Past programmes:

Burundi, Chad, Costa Rica, Djibouti, Dominican Republic, Equatorial Guinea, Gabon, Grenada, Honduras, Mali, Mexico, Niger, Zaire.

Ongoing programmes:

1. Angola

In an initial phase EC support was given to strengthen safe blood activities in the blood transfusion centres at provincial level. Following the period of civil war these activities are starting up again via the strengthening of the role of the National Blood Transfusion Service in Luanda as well as the services at provincial level.

2. Benin

The EC supports government measures to strengthen the facilities and capabilities of the public health services in the southern departments of Benin. This includes support for the development of a national blood policy of the Ministry of Health, the creation or upgrading of regional blood banks in the three departments, Atlantique, Mono and Queme, and the training of health staff in charge of blood transfusion in Benin.

3. Cameroon

Support was given to develop a national policy and to strengthen two regional blood transfusion centres in Yaounde and in Douala, the country's main urban centres. These centres were refurbished and blood collection, screening and storage facilities and procedures were improved. Blood donor recruitment was expanded and reoriented towards blood collection among students and enterprises.

4. Congo

The objective of EC support is to assist the government in the development of a national blood policy and to establish a regional blood transfusion centre in Pointe Noire, the country's second largest town, to collect, test and supply safe blood for the hospitals in town and the region around. The premises were rehabilitated, staff has been trained, equipment and supplies were provided. A national legislation on voluntary blood donation and blood transfusion was adopted.

5. Guinea Conakry

The goal of EC support to safe blood activities in Guinea Conakry, carried out with the support of the Belgian Red Cross Society, is the installation of a National Blood Transfusion Service in Conakry as well as blood banks in the prefectures and the training of the personnel of these structures. Considerable efforts have been made regarding the selection of blood donors among school students, the military and the private sector.

6. Guyana

With EC support, a National Blood Transfusion Service has been set up with a blood bank and testing laboratory for HIV and other infections in Georgetown, using voluntary donors. Testing is done on blood from New Amsterdam, Linden and Suddie hospitals.

7. Haiti

With the technical support of the French Red Cross Society, the European Commission supports safe blood activities established by the Haitian Red Cross Society as well as by the public hospitals in the country.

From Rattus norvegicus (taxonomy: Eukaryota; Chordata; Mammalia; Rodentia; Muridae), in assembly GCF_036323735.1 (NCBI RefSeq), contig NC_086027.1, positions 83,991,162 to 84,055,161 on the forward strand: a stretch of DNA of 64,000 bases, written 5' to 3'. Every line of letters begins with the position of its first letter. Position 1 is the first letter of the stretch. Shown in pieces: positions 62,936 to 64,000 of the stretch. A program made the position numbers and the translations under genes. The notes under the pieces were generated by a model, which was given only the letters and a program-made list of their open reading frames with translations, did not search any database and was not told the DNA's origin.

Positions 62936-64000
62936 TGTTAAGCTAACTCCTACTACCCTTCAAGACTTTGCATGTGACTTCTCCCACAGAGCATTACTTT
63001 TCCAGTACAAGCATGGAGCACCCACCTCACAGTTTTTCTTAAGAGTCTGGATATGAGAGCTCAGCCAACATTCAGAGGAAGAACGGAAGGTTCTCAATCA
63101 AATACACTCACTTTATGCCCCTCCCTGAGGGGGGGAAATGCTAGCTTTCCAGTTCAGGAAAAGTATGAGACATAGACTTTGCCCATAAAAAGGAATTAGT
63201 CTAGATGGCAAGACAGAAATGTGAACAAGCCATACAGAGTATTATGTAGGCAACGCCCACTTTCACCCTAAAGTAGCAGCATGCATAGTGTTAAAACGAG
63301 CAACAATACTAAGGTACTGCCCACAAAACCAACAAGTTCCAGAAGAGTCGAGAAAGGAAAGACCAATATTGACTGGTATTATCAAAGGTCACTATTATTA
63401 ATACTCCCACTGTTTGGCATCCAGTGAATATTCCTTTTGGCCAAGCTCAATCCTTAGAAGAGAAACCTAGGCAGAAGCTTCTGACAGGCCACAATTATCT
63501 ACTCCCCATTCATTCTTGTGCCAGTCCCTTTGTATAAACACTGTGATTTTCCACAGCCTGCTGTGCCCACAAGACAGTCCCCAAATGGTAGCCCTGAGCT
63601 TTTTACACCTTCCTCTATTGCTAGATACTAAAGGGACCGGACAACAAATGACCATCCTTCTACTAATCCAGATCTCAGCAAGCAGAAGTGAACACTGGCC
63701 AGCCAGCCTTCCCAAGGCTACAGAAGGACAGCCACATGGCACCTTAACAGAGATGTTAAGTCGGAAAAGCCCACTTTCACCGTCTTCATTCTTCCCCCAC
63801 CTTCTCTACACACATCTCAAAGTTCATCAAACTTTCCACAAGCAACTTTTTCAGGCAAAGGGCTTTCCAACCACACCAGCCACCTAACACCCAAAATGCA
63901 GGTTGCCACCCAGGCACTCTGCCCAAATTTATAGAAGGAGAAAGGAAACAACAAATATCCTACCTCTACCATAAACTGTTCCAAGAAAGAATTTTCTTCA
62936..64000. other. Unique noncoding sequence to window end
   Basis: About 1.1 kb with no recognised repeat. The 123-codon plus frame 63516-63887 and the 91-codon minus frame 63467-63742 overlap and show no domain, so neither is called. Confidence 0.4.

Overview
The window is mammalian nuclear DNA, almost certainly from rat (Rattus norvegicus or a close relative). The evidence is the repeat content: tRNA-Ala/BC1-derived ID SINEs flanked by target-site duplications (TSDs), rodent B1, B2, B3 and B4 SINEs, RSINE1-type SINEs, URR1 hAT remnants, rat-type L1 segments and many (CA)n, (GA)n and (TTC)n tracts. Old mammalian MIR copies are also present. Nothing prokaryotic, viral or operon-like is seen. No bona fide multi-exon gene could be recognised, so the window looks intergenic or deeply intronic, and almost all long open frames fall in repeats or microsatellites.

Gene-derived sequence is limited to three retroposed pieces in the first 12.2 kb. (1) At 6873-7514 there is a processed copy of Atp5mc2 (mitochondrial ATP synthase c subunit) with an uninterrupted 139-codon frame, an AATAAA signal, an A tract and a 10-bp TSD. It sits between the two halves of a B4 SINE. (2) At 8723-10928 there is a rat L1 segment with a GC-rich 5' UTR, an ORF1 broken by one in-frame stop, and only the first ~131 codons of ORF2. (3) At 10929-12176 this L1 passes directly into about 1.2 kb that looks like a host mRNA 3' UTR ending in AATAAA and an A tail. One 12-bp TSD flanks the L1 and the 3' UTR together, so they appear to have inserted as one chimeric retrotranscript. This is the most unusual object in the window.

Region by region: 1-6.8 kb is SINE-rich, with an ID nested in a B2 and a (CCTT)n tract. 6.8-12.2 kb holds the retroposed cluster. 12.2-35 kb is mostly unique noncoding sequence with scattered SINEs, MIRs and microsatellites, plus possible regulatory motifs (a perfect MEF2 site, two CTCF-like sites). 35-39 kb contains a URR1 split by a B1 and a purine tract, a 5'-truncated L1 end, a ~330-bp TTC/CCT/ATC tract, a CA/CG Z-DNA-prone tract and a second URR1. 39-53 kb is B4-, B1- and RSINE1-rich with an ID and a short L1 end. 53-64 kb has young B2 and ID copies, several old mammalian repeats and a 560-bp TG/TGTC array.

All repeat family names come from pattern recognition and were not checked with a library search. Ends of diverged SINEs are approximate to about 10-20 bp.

8. Ivory Coast

Following support given to the safe blood activities of the National Blood Transfusion Service in Abidjan and the Regional Blood Transfusion Service in Korhogo and Bonake, coverage has been extended to all transfusion services in the country's hospitals. The role played by the NBTS and the RBTS in training and supervision is crucial for this development.

9. Lesotho

Support is given to the national health budget to sustain the safe blood services which have been put in place, with particular attention for the promotion of regular donations of blood by voluntary donors.

10. Madagascar

EC support consists of strengthening the National Blood Transfusion Service in order to ensure blood provision for the hospitals in Antananarivo (needs amounting to 8,000 blood units per year). Support is also provided to strengthen its role of supervision, training and participation in the definition of a national blood transfusion policy.

11. Mauritius

EC support is provided for essential equipment for blood safety, supervision and quality control, and the improvement of the utilization of blood.

12. Rwanda

EC support (joint action with Belgian Cooperation and Belgian Red Cross) has strengthened the screening capacity of the National Blood Transfusion Service and the organisation of counselling. Following the political conflict all support has been suspended but hopefully will resume soon.

13. STom Principe

The EC supports the rehabilitation and reorganisation of the blood bank of the main government hospital of STomy training of laboratory technicians and the provision of equipment and laboratory supplies. The provision of safe blood to health centres outside the capital is envisaged for the near future.

14. Zambia

The EC supported Zambia to establish a national blood transfusion service, to reactivate voluntary donor recruitment and to improve and safe blood facilities and practice throughout the country. A national blood policy has been formulated within the government's health system reform. The ZNBTS is directed by a core team and consists of two central blood centres serving Zambia's most populated regions around Lusaka and the Copperbelt, and 7 regional blood centres which serve the major provincial hospitals and provide training and support for the staff responsible for blood transfusion at the district hospitals in their area.

15. Zimbabwe

The Zimbabwe Blood Transfusion Service decided to extend donor recruitment and the provision of safe blood to hospitals by creating regional blood transfusion centres. So the EC assisted to create new transfusion centres in three regions (Gweru, Masvingo and Mutare), to improve capacities at the Harare centre through support for staff training, transport and laboratory supplies, and to develop a policy for blood use.